Thursday, August 9, 2012

Devotion for today: Feast of St. Teresa Benedicta of the Cross (Edith Stein)

St. Teresa Benedicta of the Cross is a modern day saint who can lead us past our worship of the false god of intelligence to the true God of love.

A brief biography Edith around the time of her arrest

Edith Stein was born to a Jewish family at Breslau on October 12, 1891. She was the youngest of 11 children. Her father died when she was two years old, and her hard-working and devout mother took over the care of her large family and timber business. However, Edith did not keep the strong faith of her mother, and eventually declared herself an atheist, saying: "deliberately and of my own free-will, I turned away from prayer". She was a talented student, and after finishing school with top results, she chose to study philosophy in Gottingen where she encountered many new ways of thinking which challenged her religious experiences and decisions.

Edith graduated and continued her philosophical study, achieving a doctorate degree. During this time, she went into Frankfurt Cathedral one day and saw a woman with a shopping basket going in to kneel for a brief prayer. She said later:"This was something totally new to me. In the synagogues and Protestant churches people simply went to the services. Here, however, I saw someone coming straight from the busy marketplace into this empty church, as if she was going to have an intimate conversation. It was something I never forgot". She found herself searching after the truth. One day she went to visit a young Protestant widow, uneasy about what to say to comfort her. However, she was surprised at the faith of the young woman and said: "this was the moment when my unbelief collapsed and Christ began to shine his light on me". One night during the summer of 1921 she found herself spending several weeks at the home of a fellow philosopher and his wife. She happened to pick up the autobiography of St Teresa of Jesus (of Avila) and read it all through the night, saying to herself as she finished reading at dawn: "This is the truth".

On 1st January 1922 Edith was baptized and received into the Catholic Church. It was a decision that her mother never accepted as long as she lived. Edith continued teaching philosophy and writing, and held dreams of finding a husband and a happy marriage. However, as darkness began to break over Germany in the 1930's, she sensed another call; to unite her life with the fate of her own Jewish people. Nazi law made it impossible for her to continue teaching, so she entered the Carmelite monastery of Cologne on 14 October 1933, saying: "Human activities cannot help us, but only the suffering of Christ. It is my desire to share it". Edith took the name Teresa Benedicta of the Cross.

As the anti-Semitism of the Nazis grew, in 1938 Edith was smuggled across the border into the Carmelite Convent of Echt in Holland. However, as the war escalated and Holland was occupied, the danger for Jews spread to that country. In August 1942, as retaliation against the protests of Dutch bishops to the treatment of Jews, many Jewish Christians were arrested, including Edith and her sister Rosa (who had also converted and was living at the Carmel in Echt). They were transported to the concentration camp at Auschwitz where Edith was gassed and cremated on 9th August 1942.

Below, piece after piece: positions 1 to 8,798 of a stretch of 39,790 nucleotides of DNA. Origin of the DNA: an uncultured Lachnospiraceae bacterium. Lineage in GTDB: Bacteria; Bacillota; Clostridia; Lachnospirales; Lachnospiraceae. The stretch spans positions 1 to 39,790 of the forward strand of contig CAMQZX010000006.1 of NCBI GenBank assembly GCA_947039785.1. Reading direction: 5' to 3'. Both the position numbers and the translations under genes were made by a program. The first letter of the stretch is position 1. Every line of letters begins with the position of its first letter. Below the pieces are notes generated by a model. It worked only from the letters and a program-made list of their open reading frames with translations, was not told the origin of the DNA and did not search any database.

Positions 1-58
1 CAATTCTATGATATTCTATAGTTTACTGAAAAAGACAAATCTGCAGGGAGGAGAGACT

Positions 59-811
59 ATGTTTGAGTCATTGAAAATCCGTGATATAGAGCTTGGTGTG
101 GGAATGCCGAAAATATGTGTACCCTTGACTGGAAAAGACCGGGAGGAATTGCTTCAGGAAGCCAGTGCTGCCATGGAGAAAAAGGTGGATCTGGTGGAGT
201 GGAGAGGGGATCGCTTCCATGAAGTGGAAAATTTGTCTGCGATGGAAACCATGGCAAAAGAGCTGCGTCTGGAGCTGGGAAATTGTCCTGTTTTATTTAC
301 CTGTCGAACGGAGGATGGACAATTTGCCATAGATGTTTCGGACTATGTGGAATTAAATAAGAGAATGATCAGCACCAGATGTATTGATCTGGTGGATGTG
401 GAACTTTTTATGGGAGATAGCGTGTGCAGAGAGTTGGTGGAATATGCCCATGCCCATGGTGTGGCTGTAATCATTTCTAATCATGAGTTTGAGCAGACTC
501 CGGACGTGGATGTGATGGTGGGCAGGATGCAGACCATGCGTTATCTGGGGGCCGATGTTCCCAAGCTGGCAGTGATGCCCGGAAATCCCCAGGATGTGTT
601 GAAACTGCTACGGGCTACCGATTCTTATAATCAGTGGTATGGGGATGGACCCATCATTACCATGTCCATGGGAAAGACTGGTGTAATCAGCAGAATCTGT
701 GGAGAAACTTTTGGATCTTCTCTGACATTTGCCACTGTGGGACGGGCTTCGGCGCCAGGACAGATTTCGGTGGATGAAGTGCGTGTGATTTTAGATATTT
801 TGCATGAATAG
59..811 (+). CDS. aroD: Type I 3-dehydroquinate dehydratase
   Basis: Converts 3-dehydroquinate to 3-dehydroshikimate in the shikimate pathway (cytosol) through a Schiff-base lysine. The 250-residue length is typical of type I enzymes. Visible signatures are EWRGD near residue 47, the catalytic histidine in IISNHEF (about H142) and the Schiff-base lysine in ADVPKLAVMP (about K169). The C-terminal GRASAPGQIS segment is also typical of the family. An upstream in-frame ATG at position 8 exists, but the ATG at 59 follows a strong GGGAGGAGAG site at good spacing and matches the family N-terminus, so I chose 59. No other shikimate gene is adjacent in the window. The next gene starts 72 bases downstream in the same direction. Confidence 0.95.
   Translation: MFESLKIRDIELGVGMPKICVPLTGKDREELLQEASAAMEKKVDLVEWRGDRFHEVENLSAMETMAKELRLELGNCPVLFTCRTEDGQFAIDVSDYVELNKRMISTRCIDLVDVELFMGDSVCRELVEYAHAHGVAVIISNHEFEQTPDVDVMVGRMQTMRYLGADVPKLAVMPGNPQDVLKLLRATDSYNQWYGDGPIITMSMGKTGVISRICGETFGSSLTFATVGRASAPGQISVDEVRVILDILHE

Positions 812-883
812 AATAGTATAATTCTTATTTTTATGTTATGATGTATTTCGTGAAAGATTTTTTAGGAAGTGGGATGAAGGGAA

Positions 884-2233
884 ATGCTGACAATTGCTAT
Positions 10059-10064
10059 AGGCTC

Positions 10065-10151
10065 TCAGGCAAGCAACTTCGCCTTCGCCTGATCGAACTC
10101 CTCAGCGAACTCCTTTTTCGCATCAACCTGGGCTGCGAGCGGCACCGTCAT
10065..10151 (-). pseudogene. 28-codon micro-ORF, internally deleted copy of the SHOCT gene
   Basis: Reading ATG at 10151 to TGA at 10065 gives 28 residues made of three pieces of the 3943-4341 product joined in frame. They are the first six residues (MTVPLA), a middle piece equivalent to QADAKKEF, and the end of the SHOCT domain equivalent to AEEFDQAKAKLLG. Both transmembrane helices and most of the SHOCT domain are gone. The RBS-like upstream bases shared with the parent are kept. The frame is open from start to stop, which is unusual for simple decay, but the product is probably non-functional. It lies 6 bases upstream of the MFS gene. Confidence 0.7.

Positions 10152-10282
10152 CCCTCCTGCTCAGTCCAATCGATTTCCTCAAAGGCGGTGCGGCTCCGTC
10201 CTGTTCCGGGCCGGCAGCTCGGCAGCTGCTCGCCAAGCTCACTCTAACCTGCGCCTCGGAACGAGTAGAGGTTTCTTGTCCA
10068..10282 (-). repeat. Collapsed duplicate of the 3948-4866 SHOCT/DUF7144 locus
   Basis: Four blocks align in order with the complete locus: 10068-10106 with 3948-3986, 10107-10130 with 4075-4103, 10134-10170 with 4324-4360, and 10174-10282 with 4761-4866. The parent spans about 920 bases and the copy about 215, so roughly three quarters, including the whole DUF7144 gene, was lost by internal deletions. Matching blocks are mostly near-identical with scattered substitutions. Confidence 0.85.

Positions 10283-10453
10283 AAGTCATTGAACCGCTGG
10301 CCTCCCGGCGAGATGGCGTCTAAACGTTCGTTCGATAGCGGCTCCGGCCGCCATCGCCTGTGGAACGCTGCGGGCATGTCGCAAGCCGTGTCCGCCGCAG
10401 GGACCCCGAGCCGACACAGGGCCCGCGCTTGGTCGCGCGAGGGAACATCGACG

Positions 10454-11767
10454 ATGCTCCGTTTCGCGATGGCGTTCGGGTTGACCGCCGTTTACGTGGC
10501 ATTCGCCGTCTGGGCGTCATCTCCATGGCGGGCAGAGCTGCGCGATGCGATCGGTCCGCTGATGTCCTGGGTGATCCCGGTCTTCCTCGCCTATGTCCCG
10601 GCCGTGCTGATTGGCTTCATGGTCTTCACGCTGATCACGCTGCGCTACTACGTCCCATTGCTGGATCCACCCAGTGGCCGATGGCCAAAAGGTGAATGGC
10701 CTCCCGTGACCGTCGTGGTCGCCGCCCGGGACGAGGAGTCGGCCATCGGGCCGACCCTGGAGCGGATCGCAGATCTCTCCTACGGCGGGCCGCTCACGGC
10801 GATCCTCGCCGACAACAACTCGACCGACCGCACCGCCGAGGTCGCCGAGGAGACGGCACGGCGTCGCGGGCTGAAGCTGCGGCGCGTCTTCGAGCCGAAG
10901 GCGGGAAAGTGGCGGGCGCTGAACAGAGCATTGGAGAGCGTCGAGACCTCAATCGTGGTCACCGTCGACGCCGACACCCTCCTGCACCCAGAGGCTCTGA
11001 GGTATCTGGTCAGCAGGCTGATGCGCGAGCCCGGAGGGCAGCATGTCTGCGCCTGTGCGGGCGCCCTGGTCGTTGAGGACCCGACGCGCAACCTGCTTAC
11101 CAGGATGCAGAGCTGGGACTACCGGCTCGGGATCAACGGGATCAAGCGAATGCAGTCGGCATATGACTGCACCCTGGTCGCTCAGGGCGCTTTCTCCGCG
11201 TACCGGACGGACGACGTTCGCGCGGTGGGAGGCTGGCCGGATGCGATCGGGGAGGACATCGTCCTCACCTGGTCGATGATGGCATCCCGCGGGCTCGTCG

Her thoughts: The role and dignity of woman:
Edith has much to say to modern Western woman, who has lost sight of her destiny, her ‘feminine genius’ as Pope John Paul II called it. As a brilliant feminist scholar Edith was able to challenge certain assumptions of the day, arguing for greater involvement of women in the liturgical life of the Church, in the professions, and in the workplace. She was an intellectual leader of the fledgling women's movement in Germany after World War I. It is a remarkable tribute to her persona that she was able to harmonize these feminist aspirations with her abiding belief that at the deepest core of woman's personality one will find receptivity and motherhood. She saw receptivity and motherliness as woman's unique power, a power capable of transforming a home, workplace, professional environment, country, or society in ways that men cannot. The Edith Stein Foundation is an example of how the inspiration of Edith's life has influenced women's healthcare in the modern world.

In addition to these subjects, the life of Edith Stein can be an example to all those who are searching for the truth, especially young people. Many people in today's world describe themselves as "atheist", just like Edith once did. She can also be a friend to those who feel estranged from a family member because of religion or morals. As a highly educated and dedicated professor, she can be a role model for all those in the academic field.

 Prayer written by St. Teresa Benedicta of the Cross:

O my God, fill my soul with holy joy, courage and strength to serve you.
Enkindle your love in me and then walk with me along the next stretch of road before me. I do not see very far ahead, but when I have arrived where the horizon now closes down, a new prospect will open before me and I shall meet with peace.

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